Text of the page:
Sunday, March 05, 2006

How We Live Now

I'm lying in bed right now, enjoying the leisure of a sunny Sunday morning before church --reading the Times online (now there's modern life for you, relaxing with my laptop rather than the actual newspaper) and occasionally trying to call Katy in England for our weekly catchup and chat. But a few minutes ago, I tried to reach her on her cell phone, and a recorded voice came on and said, "We're sorry, but your call cannot be completed in the country that you have dialed. Please try your call again later."

And I thought, "Oh no, maybe there's been a terrorist attack."

Now this, of course, was a totally irrational and over-the-top reaction. There are all kinds of reasons why a cell call wouldn't go through, and the cell towers being taken out by some explosion caused by terrorists is at the very very far end of the likeliness scale. And yet that was my immediate thought; and the reason I went to the Times website in the first place was to check the headlines and see if anything had happened in London -- a little throb of fear, cold as ice, in the warmth and contentment of my Sunday.

This is something that would not have happened five years ago at this time, in March 2001. Now it's just the way things are, waiting for the next attack -- not even "the other shoe to drop," because it won't be the last shoe -- and trying to live rightly in the meantime. We are so incredibly lucky here, that we live in fear of occasional cataclysm rather than constant raiding, shortages, starvation, bombing, lack of power (both electric and political), fear, oppression, discontent . . . all the hideous circumstances of Darfur and Afghanistan and Iraq and Nigeria. Three thousand-odd Americans died on 9/11; over 50,000 are estimated to have died in Darfur since 2003, at least 28,000 in Iraq since the beginning of the war. None of those people's lives were worth any more than mine; and yet I have the beautiful apartment and the warm bed and the cupboards stocked full of food . . .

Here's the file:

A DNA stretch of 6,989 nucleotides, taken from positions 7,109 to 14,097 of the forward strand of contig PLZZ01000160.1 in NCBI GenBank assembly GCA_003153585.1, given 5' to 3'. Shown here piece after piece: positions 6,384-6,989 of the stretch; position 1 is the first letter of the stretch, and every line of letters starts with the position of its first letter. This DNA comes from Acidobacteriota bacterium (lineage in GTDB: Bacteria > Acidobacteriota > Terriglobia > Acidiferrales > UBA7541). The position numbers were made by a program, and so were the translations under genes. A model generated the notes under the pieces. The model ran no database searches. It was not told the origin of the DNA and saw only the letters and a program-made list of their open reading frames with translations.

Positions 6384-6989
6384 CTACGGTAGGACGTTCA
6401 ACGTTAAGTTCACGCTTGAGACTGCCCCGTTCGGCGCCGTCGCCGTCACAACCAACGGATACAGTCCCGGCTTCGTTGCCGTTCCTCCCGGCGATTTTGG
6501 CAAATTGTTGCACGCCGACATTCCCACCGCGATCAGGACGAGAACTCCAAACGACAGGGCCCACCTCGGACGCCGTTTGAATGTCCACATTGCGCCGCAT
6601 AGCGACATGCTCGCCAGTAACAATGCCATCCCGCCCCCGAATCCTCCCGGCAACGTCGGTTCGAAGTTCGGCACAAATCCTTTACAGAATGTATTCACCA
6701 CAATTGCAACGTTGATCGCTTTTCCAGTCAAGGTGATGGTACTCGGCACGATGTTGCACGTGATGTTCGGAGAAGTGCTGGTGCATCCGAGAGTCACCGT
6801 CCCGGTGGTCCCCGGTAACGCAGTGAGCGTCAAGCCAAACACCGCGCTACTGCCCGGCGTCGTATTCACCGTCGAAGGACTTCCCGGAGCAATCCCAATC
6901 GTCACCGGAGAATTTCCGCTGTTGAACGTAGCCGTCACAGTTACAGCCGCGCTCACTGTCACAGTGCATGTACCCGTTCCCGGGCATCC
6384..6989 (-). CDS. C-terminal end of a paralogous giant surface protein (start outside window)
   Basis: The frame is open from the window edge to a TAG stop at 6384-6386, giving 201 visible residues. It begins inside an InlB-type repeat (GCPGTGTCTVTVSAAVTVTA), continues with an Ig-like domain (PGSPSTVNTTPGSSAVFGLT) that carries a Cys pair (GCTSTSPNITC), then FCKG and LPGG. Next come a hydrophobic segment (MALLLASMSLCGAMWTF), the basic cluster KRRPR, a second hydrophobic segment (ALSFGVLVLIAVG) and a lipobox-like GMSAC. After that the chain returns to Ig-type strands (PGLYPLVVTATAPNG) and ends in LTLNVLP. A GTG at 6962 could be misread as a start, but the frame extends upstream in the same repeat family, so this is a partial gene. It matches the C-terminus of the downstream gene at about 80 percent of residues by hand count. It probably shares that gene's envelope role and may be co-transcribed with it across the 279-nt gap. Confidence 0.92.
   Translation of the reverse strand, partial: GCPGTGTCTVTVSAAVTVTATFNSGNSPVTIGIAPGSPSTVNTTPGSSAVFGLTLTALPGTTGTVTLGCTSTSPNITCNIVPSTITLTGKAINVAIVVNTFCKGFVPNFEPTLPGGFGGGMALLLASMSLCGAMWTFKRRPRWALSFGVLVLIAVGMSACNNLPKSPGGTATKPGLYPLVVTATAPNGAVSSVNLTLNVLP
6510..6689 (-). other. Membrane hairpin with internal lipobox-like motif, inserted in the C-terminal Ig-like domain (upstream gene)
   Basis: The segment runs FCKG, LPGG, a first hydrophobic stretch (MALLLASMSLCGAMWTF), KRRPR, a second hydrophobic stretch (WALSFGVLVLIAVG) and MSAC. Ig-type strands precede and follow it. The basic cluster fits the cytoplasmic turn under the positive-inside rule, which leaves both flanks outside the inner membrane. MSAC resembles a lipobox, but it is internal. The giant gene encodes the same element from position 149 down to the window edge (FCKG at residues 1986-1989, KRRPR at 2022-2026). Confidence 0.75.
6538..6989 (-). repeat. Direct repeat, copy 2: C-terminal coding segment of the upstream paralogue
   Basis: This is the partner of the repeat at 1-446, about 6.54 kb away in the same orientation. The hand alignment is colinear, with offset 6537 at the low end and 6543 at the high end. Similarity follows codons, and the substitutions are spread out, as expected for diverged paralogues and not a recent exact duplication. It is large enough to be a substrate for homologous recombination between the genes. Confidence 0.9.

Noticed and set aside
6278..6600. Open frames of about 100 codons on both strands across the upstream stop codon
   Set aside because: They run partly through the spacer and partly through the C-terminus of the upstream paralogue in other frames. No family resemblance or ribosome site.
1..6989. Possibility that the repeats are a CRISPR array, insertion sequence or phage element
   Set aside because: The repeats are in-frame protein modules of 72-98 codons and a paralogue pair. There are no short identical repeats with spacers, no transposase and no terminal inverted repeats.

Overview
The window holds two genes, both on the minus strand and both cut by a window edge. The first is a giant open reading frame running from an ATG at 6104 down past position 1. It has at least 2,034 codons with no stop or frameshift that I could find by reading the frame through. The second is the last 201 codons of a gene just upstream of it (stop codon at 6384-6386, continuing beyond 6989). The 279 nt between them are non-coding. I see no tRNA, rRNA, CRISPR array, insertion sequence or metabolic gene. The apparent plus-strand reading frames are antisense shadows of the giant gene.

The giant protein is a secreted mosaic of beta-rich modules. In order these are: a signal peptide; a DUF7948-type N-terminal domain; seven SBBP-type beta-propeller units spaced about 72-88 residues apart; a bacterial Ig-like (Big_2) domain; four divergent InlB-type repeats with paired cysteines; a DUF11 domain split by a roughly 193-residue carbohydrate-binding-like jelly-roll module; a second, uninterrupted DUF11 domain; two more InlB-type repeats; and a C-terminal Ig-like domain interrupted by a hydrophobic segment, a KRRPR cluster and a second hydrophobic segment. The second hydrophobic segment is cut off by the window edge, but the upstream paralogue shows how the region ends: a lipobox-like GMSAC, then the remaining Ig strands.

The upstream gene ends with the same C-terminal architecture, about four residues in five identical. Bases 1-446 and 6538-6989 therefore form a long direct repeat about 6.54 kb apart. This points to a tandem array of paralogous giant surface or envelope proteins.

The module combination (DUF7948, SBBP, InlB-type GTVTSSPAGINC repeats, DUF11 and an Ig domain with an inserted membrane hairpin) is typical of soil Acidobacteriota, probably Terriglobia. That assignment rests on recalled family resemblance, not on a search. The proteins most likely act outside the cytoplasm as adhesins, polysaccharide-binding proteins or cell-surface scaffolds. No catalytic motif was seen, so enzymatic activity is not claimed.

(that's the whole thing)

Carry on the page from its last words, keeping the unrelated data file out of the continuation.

I am writing and thinking in curlicues here, not along any lines that would lead anywhere, and I need to get up and get ready for church. Katy is all right. The war on terror has not made us safer. And fear is always such a shock to me because I'm not used to it, and that's something to be grateful for.

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